A researcher at University of Limerick has been awarded almost €2m in European Research Council funding to investigate social polarisation, it has been announced.
Professor Mike Quayle of UL’s Department of Psychology and a Funded Investigator with Lero, the Science Foundation Ireland Research Centre for Software based at UL, has been awarded an ERC Consolidator Grant for the project ID-COMPRESSION.
The project seeks to make a fundamental breakthrough in social identity, social information, and social polarisation and will fund an interdisciplinary team of experts in psychology and maths, including several postdocs and fully funded PhD studentships, over five years.
This award is one of only seven ERC grants in Ireland in 2023 and one of just two awarded in the social sciences and humanities domain.
Professor Quayle explained of the project, which is an interdisciplinary collaboration between the Department of Psychology and the Mathematics Applications Consortium for Science and Industry (MACSI) at UL: “We urgently need to understand social polarisation to tackle pressing issues like climate change, and in planning how to respond to future events like pandemics. This is especially important since technological advances like social media and AI seem to be accelerating and amplifying polarisation in ways we do not understand well.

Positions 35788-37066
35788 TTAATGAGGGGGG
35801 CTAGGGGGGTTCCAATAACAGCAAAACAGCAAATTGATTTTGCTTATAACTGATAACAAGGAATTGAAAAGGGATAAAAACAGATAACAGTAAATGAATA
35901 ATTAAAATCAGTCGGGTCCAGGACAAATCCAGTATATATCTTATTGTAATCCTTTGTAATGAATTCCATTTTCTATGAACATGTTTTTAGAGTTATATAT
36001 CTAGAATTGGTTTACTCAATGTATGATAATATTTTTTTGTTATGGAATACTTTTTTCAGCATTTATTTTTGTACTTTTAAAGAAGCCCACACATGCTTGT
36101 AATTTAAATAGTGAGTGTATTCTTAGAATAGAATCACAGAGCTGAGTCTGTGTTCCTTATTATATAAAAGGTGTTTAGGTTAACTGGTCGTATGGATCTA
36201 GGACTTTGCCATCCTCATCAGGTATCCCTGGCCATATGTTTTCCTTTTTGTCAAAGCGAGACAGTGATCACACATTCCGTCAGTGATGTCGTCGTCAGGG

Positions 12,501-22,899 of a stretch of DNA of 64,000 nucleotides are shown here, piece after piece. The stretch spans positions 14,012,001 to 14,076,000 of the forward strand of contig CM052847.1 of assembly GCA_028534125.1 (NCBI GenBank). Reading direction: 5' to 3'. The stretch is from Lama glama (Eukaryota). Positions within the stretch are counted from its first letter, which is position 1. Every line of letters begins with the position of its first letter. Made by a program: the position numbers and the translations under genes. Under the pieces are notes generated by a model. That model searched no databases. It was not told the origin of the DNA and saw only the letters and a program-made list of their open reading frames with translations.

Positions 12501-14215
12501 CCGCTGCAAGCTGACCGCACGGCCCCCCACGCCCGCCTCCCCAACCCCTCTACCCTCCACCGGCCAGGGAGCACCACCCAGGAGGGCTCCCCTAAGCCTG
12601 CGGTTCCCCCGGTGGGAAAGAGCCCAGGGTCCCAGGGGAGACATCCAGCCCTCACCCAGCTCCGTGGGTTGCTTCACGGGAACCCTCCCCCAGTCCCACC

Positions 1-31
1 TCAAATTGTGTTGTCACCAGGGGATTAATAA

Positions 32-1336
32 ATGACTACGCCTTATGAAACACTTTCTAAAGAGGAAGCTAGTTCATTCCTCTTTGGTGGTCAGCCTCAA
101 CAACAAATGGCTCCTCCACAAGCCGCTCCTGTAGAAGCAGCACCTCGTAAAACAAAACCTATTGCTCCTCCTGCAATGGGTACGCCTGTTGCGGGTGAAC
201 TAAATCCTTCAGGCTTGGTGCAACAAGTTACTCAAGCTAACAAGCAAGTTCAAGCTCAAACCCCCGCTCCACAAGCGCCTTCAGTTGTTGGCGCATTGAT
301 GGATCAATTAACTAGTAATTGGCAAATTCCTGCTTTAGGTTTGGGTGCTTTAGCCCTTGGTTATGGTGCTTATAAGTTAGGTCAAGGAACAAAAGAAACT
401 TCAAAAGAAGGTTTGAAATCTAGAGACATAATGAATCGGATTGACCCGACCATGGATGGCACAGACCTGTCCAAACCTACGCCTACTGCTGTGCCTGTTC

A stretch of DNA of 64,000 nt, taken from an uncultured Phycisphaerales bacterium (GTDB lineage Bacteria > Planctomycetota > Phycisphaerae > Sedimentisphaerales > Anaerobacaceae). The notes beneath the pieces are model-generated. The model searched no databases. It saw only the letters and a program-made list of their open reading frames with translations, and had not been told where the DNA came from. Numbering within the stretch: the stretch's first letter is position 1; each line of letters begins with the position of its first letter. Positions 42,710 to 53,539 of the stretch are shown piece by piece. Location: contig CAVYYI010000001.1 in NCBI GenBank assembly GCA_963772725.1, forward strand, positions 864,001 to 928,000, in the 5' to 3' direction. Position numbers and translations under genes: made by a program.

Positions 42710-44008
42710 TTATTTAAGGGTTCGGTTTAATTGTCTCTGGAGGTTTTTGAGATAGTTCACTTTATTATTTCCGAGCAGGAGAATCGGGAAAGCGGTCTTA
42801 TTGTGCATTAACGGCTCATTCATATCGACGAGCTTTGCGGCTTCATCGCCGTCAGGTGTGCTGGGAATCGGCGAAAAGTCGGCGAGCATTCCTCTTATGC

“This ERC-funded project will explore a natural mechanism that might be the ticking heart of polarisation: social information compression. We start with the fact that society is comprised of individuals, each trying to make sense of a complex world. But where do they find their information? We know that people usually choose people like themselves to trust; and we recognize ‘our people’ by the attitudes they express.
“Since we tend to trust people much like ourselves, we are more likely to be persuaded by people who differ in a few small respects than by people with radically different perspectives. By aligning with people we already feel affinity to, and by feeling affinity with those we agree with, we create tribes of like-minded others and collectively create social information that encodes our social identities.
“How do we build cohesive societies and simultaneously reach consensus on how to deal with contentious issues? If successful, this project will deliver a model of polarisation that will help us tackle this question.
“For example, urgent action on climate change needs a large majority to be convinced that it is necessary and urgent to take action; but this consensus will be much less useful if it is concentrated in on partisan lines. By explaining how polarisation arises, and what it achieves, this model will give us new tools for addressing our most pressing social issues.”
The project builds on work already done under an ERC Starting Grant, Professor Quayle explained.